September 4, 2013
The House and Senate approved the final half-dozen bills, including a budget reconciliation measure that normally coincides with the close of a session. All bills that did not pass out of committee officially died and must be reintroduced in a future session. As with tradition, the chambers adjourned simultaneously with Senate President Peter Courtney and the Speaker of the House Tina Kotek, gaveling the close of the session at the same time. The Oregon Legislature will convene next February for a short, 35 day session.
President Courtney and the Senate Democrats maintained a 16-14 majority in the Senate, while the Democrats regained control of the Oregon House with a strong 34-26 majority. With Governor Kitzhaber’s leadership, Democrats in Oregon would have the numbers to pass priority legislation. Top among the Legislature’s accomplishments, Courtney said, was the largest increase in funding for K-12 schools in state history. Lawmakers approved a $6.55 billion budget for the State Schools Fund in the 2013-15 biennium. Combined with $200 million in savings in Public Employees Retirement System (PERS) costs, K-12 schools across the state will have resources of $6.75 billion—a $1 billion increase in funding over the last biennium. The Legislature also passed PERS reforms that will save $460 million over the next two-year budget cycle and reduce the unfunded liability of the system by $2.6 billion.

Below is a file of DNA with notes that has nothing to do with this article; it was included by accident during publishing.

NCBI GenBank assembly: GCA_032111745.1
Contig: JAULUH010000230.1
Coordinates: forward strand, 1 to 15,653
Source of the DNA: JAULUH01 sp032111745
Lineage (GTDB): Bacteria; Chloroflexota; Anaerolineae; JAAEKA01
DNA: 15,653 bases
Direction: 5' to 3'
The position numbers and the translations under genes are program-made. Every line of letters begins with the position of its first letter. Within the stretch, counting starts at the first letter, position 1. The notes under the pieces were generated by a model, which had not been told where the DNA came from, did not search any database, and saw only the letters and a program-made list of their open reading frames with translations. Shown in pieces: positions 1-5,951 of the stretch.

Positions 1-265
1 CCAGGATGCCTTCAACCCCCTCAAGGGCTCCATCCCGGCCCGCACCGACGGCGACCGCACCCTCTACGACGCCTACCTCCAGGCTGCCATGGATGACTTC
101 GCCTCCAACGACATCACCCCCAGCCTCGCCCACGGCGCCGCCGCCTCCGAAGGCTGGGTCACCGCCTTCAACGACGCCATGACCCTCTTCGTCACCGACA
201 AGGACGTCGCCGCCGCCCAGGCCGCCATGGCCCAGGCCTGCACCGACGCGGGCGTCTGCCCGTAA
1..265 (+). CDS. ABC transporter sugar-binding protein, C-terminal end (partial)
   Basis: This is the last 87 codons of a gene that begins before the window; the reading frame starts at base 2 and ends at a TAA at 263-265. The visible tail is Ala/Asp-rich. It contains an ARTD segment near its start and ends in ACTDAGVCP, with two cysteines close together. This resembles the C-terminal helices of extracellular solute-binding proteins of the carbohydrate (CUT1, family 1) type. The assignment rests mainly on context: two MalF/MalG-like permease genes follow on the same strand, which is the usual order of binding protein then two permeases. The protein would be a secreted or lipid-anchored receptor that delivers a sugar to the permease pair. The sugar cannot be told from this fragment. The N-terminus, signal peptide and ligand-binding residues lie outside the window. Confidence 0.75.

The major story of the 2013 session was debate on PERS reform. Gov. John Kitzhaber challenged lawmakers last year to wring substantial savings from the retirement system this session, primarily by reducing annual cost of living increases enjoyed by beneficiaries. So, how’d the Legislature do? The Oregon Legislature responded by passing SB822, however, many argue the bill did not go far enough. SB822 begins with about $460 million in savings system-wide during the 2013-2015 bienniums. Coupled with deferred payments, SB822 will nearly offset roughly $900 million in PERS rate hikes that had been scheduled to occur this year. That means a lot of money that would have been spent on pensions will now be used to preserve service levels—and public sector jobs.
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